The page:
Ask Peter Tauber, the general secretary of Germany’s center-right Christian Democratic Union, how he envisions the party and his prompt answer is: modern, young, diverse and interconnected.
The 40-year politician is an avid blogger and user of Twitter and Facebook. He embodies society’s image of a modern citizen, and hopes his party will eventually do the same.
In July, the CDU’s top strategist plans to unveil proposals to reform the party, intended to “preserve its character as a big-tent party” with broad appeal, according to the draft of the final report by the “My CDU 2017” commission, which Handelsblatt has obtained.
His vision of Germany making greater use of digital communications and the CDU using all new media channels to reach new members is shared by Chancellor Angela Merkel, the party’s leader.
The CDU has vowed to rejuvenate itself as it prepares to celebrate its 70th anniversary. The party, established on June 26, 1945, directly after the end of World War II, intends to show voters that it is firmly anchored in the 21st century, not only with a new communications approach, but also with new members and ideas.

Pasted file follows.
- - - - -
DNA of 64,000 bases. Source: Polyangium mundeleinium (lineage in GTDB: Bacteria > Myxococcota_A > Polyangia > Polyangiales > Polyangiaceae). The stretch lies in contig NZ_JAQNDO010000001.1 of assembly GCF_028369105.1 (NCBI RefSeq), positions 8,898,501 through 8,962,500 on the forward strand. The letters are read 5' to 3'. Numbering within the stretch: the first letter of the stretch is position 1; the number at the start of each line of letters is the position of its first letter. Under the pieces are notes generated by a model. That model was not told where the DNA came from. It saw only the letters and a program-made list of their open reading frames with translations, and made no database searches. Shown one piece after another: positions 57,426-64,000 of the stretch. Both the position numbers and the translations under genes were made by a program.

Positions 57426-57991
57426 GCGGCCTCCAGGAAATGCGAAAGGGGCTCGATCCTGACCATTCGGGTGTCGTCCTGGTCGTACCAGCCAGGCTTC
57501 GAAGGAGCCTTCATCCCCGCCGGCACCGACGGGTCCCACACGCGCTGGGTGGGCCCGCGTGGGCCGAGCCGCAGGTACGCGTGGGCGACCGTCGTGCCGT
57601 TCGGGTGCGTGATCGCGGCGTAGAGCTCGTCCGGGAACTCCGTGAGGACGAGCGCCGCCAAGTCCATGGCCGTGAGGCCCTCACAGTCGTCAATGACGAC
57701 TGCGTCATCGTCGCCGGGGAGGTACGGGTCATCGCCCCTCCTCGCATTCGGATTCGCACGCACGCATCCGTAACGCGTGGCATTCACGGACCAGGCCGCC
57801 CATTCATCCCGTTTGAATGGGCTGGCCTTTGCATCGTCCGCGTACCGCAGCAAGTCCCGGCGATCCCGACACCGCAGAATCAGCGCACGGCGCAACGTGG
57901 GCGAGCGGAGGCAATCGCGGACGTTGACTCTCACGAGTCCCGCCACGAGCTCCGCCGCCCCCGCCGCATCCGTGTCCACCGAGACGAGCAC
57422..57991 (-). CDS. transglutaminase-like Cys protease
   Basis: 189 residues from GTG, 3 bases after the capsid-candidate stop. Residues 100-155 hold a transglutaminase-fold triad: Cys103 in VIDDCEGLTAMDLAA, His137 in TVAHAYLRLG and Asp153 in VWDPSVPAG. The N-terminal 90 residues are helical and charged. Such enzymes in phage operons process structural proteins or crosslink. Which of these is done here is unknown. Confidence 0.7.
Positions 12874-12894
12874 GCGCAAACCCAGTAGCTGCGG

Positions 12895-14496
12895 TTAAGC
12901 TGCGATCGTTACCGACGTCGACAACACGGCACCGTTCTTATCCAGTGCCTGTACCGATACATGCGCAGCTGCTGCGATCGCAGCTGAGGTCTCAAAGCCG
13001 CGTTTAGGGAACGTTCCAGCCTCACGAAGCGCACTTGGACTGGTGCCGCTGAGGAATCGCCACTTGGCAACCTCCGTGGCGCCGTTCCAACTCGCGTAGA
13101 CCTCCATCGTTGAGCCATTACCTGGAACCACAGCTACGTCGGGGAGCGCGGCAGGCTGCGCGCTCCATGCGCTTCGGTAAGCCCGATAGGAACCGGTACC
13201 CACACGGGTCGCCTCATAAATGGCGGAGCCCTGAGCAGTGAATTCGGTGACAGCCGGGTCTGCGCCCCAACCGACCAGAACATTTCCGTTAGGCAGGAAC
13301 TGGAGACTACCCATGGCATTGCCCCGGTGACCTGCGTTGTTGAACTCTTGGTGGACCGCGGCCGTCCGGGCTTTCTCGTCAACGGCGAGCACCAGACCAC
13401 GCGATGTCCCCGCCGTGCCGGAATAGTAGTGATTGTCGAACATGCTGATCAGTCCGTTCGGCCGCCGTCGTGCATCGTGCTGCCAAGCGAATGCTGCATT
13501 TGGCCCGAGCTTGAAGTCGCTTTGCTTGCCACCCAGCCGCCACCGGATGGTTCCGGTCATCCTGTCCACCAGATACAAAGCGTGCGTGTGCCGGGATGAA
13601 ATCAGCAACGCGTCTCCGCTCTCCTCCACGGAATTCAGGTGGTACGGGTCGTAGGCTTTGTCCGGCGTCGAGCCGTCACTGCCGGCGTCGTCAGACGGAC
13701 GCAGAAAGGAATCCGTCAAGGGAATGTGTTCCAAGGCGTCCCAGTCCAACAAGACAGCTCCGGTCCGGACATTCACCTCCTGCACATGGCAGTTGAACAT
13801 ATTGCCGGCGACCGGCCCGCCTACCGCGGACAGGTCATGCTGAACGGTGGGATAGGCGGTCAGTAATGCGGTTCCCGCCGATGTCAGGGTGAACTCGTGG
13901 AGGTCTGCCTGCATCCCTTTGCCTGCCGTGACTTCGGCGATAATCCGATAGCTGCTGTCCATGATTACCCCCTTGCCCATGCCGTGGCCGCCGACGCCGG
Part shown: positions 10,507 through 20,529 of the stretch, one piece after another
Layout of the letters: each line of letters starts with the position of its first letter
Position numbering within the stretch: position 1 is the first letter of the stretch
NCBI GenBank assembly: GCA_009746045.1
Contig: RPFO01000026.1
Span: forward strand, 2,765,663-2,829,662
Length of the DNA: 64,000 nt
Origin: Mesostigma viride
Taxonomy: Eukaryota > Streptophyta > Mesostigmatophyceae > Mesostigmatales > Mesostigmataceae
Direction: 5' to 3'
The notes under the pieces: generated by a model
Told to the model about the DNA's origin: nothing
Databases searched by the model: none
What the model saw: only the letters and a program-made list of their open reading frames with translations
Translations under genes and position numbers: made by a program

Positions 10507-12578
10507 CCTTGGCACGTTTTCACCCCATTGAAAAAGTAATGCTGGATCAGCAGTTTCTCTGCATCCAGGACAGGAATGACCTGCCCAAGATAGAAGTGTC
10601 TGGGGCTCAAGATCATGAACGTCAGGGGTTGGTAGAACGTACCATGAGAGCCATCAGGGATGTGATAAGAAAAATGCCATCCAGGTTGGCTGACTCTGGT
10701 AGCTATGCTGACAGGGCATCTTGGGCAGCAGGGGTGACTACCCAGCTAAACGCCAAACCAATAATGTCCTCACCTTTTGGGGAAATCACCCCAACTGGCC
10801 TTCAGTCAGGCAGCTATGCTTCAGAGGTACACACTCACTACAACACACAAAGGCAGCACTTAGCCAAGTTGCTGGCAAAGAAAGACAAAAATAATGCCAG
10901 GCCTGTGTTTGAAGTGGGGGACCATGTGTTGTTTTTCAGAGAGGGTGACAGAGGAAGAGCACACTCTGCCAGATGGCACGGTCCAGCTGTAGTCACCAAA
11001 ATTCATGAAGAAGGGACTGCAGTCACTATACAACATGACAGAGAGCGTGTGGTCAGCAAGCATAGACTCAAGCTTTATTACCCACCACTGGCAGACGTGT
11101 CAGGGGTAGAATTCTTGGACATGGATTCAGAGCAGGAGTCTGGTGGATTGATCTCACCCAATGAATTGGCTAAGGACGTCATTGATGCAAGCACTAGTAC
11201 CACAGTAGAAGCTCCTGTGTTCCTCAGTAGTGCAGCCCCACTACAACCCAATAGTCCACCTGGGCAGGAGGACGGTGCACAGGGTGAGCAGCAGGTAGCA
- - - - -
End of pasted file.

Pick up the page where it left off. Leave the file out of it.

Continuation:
The party needs young people, women and Germans with an immigration background.
Former Chancellors Konrad Adenauer and Helmut Kohl were long the patron saints of the party. Now it needs young people, women and Germans with an immigration background.
The party of conservative-liberals is shrinking and getting older. In the late 1980s, it had more than 700,000 members, but today it has a little over 400,000. Men make up three-quarters of membership, and the average age is 59. The future of the CDU as a big-tent party is at stake.
To counter this development, the CDU aims to reach out to non-members through a range of “project-oriented activities” and to encourage them to help shape election platforms. Party meetings will be scheduled to begin and end at fixed times, so that working people and parents can also become involved. In the future, members rather than delegates will make decisions at the local level.
Membership officers will recruit new members, and a welcome service will attend to their needs. Members under 25 will no longer be required to pay dues. Families will pay less while longstanding members will see their dues increased.